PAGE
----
The idea is simple: At your Thanksgiving celebration (and yes, it’s okay to use it outside the US!), consider going around the table and having each person read a section aloud.

During these ten or fifteen minutes, millions of people will all be reading the same words, thinking about the same issues, connecting with each other over the essence of what we celebrate. After all the travel and the cooking and the hassle, for these ten or fifteen minutes, perhaps we can all breathe the same air and think hard about what we’re thankful for.

It’s free to download and share. I hope you’ll let some people in your life know about it and incorporate it in your celebration this year. There’s no commercial element involved—after all, it’s Thanksgiving. 

Please share. And we're happy to hear your suggestions.

Thank you for everything you do, and for the difference you make to your family and the people who care about you.

[and for international readers, in troubled times...]

Wherever you are, you could celebrate Thanksgiving today. Or any day.

Not the Thanksgiving of a bountiful Massachusetts harvest before the long winter, the holiday of pilgrims and pie. That's a holiday of scarcity averted. I'm imagining something else...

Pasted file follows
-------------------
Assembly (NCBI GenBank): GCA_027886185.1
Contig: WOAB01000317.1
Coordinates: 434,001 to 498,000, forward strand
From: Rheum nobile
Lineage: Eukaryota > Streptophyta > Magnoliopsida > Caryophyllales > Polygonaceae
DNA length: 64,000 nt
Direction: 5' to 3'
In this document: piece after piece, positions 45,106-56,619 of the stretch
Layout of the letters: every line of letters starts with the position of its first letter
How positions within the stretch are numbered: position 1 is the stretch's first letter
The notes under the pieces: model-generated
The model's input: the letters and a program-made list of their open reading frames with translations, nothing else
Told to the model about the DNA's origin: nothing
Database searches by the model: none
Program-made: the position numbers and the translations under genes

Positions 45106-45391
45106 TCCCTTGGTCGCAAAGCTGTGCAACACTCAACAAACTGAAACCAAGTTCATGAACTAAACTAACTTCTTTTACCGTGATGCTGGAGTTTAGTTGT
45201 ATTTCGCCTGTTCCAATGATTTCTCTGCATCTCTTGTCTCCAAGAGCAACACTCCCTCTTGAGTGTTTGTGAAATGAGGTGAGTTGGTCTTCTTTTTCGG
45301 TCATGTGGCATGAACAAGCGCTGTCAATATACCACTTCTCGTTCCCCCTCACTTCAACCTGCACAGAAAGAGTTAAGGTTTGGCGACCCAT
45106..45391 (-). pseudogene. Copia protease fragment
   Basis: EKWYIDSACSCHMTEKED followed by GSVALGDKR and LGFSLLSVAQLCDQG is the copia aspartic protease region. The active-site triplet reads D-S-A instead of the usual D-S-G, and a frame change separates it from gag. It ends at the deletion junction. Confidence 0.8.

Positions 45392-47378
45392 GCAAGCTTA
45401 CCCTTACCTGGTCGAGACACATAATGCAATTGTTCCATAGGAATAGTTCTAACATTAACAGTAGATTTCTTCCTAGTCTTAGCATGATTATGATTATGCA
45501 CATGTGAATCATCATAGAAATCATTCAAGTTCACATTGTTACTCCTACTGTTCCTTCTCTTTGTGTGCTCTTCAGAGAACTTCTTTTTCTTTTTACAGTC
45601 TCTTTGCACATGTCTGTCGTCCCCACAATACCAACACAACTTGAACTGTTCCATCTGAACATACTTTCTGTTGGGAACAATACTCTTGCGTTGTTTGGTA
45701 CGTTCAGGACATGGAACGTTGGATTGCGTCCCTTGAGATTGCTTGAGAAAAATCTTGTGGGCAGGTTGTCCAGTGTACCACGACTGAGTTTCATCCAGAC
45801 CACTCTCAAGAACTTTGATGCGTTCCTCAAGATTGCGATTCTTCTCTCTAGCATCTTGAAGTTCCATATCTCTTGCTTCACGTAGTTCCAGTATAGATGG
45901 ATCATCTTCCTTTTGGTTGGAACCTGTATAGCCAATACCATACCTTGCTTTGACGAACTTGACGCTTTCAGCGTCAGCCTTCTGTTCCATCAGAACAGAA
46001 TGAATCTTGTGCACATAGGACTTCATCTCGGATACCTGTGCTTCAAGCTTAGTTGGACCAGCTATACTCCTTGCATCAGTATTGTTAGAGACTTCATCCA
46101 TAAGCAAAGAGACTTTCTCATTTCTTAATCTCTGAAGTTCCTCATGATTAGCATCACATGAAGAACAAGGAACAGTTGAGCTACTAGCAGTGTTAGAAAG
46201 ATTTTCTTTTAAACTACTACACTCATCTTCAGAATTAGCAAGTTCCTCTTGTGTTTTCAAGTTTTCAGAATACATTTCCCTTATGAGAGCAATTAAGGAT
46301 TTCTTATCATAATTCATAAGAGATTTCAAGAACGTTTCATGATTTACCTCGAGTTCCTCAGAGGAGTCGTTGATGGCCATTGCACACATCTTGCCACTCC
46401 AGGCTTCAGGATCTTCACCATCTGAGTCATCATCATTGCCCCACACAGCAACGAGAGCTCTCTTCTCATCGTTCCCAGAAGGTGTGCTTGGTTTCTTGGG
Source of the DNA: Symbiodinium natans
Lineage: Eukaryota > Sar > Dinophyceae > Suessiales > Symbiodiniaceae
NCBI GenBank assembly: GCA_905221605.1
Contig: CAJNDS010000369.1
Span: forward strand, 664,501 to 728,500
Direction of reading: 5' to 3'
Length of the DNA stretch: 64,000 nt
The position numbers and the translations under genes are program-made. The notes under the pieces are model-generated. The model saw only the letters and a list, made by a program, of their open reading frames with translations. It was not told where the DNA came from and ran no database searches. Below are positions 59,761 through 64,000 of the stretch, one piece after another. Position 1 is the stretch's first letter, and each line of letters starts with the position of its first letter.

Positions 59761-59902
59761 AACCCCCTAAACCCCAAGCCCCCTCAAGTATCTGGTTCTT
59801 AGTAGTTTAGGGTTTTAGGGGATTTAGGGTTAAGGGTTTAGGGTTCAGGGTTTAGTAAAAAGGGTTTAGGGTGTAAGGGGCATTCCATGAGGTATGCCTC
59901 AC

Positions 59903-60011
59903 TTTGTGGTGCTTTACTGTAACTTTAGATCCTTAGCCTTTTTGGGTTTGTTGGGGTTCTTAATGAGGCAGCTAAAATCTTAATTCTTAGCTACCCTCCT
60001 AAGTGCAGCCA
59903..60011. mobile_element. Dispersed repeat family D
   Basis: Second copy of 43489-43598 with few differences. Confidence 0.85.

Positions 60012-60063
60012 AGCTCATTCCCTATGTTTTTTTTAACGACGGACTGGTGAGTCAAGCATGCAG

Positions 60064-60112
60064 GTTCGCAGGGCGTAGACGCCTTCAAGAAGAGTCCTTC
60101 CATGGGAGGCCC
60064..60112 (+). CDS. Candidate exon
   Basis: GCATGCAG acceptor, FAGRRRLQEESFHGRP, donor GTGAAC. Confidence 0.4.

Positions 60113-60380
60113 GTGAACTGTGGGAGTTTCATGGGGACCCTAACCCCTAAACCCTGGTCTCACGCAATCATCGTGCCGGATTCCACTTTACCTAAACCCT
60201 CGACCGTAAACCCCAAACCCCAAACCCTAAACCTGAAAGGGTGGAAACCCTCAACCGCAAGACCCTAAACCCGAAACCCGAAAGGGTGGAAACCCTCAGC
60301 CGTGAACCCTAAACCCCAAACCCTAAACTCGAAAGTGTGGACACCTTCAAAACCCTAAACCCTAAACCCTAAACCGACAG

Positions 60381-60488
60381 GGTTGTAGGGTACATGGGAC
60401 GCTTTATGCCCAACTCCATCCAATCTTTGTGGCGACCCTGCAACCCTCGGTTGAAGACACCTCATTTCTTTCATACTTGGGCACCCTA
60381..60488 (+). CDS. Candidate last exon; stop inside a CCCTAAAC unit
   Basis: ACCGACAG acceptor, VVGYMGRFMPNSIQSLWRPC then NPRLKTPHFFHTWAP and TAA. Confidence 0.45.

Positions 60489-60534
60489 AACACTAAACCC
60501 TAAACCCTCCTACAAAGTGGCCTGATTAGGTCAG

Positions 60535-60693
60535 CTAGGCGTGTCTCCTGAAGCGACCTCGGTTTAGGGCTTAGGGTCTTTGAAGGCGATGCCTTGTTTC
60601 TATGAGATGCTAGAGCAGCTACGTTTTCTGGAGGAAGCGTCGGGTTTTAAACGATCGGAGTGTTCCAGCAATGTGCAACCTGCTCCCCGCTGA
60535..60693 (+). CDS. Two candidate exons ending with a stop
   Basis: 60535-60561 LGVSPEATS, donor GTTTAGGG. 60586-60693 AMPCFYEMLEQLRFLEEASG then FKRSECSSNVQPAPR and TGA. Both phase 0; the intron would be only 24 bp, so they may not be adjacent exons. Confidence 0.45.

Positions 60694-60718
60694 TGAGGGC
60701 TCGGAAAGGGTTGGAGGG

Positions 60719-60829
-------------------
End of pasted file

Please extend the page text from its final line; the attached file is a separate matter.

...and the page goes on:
A modern Thanksgiving would celebrate two things:

The people in our lives who give us the support and love we need to make a difference, and...

The opportunity to build something bigger than ourselves, something worth contributing to. The ability to make connections, to lend a hand, to invent and create.

There are more of both now than there have ever been before. For me, for you, for just about all of us. Thank you.

[Backup download in case the other one has too much traffic:  Download The Thanksgiving Reader]

Surveys and focus groups

It doesn't matter what people say. Watch what they do.

The story is told of a focus group for a new $100 electronic gadget. The response in the focus group was fabulous, people all talked about the features of the new device with excitement.